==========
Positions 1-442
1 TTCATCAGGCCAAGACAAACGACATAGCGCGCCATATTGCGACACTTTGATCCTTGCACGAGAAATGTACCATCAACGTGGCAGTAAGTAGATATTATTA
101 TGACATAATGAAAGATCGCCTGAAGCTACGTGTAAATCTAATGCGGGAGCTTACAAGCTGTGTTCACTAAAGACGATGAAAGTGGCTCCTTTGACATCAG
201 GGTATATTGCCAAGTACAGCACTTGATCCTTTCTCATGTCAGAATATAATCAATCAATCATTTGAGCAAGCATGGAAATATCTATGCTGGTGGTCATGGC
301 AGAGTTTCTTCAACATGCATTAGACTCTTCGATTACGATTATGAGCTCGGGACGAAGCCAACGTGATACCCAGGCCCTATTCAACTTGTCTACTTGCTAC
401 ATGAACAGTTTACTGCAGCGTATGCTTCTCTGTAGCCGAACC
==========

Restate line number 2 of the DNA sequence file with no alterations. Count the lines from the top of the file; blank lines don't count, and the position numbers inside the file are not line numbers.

1 TTCATCAGGCCAAGACAAACGACATAGCGCGCCATATTGCGACACTTTGATCCTTGCACGAGAAATGTACCATCAACGTGGCAGTAAGTAGATATTATTA